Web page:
- Agile involvement in an algorithm’s decision making
- Ethical treatment of individuals (should not remove access to basic human rights)
- Technical robustness of AI system
- Data privacy
- Legal legitimacy
- Social and environmental impact
- Internal risk management
At first glance, this may look like a great list. If all AI systems are technically robust, display accountability, and remain human-centric and treat humans ethically, then there should be no problem, right? But what does it mean to treat humans ethically? Each one of these metrics must be defined at a detailed level in order to be enforced, but who has the authority to define ethical treatment of humans? There will be differences in definition across country and regional lines: of age, gender, individual versus collective wellbeing, health versus capital gain, risk adverse compared to risk-friendly, and more.
What we need is a collective effort to define our ethical needs and priorities as humans, reflective of our diversity. We need the support of technology philosophers to pose questions to us, and we must take the initiative to define what our future will contain.
Global initiatives to keep AI on track
There are several global initiatives to govern AI development. They are not legally binding regulations, but are rather statements of best practice and opinions that carry the reputation and influence of the group issuing it.
AI governance initiatives are not just state led. They come from academia, from independent research institutions, advocacy groups, private companies, from country working groups, and international organizations. Some of the noteworthy ones are:
- Layered Model for AI Governance (2017, Harvard)
- China’s New Generation AI Governance Principles (2019)
- OECD AI Principles (2019)
- EU Guidelines on Ethics in AI (2020)
- Google Perspective on Issues in AI Governance (2020)
- Singapore Model Framework (2020)
- Proposal for a legal framework for AI (European Commission, April 2021)
The one with the most teeth is the legal framework for Artificial Intelligence from the European Commission (April 2021). It must still be approved by the Council of the European Union and European Parliament before it is formally adopted, after which will have one and a half years before it comes into full force.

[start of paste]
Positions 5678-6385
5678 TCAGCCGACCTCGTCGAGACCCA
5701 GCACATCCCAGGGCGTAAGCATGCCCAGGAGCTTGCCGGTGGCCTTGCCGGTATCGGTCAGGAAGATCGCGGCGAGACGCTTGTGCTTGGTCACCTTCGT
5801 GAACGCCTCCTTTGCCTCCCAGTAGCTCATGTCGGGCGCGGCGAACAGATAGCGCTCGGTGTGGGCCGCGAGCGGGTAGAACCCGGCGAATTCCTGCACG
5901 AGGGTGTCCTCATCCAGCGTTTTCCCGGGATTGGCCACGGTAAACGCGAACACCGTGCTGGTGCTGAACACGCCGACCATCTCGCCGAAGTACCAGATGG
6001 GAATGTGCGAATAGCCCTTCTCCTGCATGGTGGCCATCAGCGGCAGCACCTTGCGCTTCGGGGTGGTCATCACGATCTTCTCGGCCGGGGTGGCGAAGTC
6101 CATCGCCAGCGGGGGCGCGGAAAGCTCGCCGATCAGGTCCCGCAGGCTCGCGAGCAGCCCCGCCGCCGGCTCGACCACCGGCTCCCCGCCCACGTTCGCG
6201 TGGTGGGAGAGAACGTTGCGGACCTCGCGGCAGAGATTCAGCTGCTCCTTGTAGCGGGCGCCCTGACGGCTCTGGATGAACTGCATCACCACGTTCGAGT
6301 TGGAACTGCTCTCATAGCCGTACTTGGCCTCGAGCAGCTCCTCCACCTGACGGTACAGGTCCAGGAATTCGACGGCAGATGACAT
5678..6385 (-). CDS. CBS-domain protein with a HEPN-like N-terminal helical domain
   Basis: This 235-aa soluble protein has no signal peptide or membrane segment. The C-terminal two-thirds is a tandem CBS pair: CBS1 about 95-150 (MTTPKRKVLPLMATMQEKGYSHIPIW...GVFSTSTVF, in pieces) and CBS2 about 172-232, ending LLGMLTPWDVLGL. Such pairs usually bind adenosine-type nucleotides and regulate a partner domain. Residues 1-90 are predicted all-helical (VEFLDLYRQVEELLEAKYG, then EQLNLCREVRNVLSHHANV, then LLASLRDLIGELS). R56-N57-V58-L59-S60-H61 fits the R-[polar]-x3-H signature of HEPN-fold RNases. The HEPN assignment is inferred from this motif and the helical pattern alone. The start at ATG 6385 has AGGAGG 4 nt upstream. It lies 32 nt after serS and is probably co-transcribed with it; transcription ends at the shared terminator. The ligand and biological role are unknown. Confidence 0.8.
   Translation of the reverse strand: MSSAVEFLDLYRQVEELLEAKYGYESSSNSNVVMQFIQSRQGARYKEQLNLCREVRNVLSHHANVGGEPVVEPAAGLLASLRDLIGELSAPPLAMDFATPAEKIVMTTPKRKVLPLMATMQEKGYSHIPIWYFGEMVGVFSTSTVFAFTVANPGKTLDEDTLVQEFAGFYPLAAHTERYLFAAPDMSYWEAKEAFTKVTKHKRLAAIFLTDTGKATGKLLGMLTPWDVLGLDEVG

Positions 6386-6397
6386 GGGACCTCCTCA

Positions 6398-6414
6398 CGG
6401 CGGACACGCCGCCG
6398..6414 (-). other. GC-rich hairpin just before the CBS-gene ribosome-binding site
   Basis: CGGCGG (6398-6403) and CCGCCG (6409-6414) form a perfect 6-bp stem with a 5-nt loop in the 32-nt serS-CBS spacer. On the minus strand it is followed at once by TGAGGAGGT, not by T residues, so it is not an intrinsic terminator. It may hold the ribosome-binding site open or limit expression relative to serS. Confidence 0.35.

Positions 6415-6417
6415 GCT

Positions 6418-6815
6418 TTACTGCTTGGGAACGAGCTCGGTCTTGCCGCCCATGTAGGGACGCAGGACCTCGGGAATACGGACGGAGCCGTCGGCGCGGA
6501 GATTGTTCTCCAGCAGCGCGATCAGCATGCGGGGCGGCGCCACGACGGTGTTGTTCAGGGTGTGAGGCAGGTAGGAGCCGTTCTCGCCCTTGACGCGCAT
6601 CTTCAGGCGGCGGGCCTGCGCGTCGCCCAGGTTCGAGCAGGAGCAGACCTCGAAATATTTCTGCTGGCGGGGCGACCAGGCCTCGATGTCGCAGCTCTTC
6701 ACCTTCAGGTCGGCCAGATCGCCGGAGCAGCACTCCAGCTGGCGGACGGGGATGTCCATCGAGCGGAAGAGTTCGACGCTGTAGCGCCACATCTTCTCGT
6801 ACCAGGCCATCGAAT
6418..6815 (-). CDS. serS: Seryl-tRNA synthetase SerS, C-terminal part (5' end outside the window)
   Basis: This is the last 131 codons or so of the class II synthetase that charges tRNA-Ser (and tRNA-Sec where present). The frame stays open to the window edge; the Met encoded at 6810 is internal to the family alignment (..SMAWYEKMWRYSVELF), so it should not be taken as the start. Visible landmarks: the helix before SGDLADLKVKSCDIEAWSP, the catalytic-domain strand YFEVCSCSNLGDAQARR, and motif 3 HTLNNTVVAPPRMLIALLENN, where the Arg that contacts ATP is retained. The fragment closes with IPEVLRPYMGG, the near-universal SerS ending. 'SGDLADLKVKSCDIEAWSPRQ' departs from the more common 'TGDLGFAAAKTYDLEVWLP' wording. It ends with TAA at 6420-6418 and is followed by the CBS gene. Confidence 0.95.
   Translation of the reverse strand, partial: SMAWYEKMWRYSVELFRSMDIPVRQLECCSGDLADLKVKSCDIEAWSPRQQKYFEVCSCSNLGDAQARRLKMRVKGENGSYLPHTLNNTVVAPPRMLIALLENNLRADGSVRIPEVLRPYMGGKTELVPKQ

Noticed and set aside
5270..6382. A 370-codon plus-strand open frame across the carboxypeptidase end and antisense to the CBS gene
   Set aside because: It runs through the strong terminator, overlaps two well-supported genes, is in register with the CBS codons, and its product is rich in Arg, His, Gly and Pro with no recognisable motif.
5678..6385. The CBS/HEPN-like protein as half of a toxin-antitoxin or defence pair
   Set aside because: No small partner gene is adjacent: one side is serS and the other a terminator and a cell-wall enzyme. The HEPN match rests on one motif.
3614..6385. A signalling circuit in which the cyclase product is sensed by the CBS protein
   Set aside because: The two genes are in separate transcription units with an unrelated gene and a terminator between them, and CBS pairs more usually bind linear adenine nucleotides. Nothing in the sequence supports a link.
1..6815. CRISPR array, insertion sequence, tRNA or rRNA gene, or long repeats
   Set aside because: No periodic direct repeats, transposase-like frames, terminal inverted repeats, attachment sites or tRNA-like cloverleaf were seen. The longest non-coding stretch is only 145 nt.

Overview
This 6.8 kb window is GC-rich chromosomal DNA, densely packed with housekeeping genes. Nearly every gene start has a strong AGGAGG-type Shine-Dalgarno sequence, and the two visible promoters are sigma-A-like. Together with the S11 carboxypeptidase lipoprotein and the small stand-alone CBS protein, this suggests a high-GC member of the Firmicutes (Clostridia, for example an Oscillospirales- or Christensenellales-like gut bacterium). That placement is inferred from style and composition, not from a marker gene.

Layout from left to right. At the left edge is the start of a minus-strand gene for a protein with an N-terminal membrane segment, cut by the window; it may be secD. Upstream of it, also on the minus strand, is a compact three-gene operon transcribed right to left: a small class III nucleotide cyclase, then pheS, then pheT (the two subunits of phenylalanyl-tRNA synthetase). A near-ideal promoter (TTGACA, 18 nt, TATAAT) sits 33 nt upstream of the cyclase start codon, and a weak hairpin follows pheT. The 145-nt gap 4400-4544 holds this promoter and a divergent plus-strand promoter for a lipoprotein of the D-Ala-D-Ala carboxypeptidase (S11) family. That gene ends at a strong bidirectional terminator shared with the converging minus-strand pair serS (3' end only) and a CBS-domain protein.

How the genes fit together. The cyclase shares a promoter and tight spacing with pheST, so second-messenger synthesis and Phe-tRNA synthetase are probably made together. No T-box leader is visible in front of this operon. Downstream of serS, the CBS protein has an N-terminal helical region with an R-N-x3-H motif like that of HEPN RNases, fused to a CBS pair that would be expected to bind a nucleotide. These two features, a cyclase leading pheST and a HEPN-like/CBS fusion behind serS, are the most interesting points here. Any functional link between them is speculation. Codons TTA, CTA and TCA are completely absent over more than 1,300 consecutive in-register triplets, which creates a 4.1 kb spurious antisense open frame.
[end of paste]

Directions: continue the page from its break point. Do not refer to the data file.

It proposes a tiered categorization of AI applications: those that create unacceptable risk, high risk, low risk, and minimal risk. Based on the level of risk each AI system is assigned, there will be different conditions that must be met for use on the European market or as it affects European Union residents.
If regulations are not in place to keep AI in check, then we have to step in.
We are nowhere near the end of this story. AI technologies are rapidly developing and improving. Our fears around AI are solidifying, and regulation is nowhere near being able to protect us from those fears. This requires individual and corporate initiative to intentionally build a safe future with AI at our side. Organizations that are considering implementing AI in their processes should adopt an AI governance framework that critically assesses how the system improves business – and who it harms. Continually strive for transparency, so that those relying on an algorithm for decision making understand the weaknesses and best practices. And keep a multidisciplinary team on hand to consider the hard questions of ethical implementation.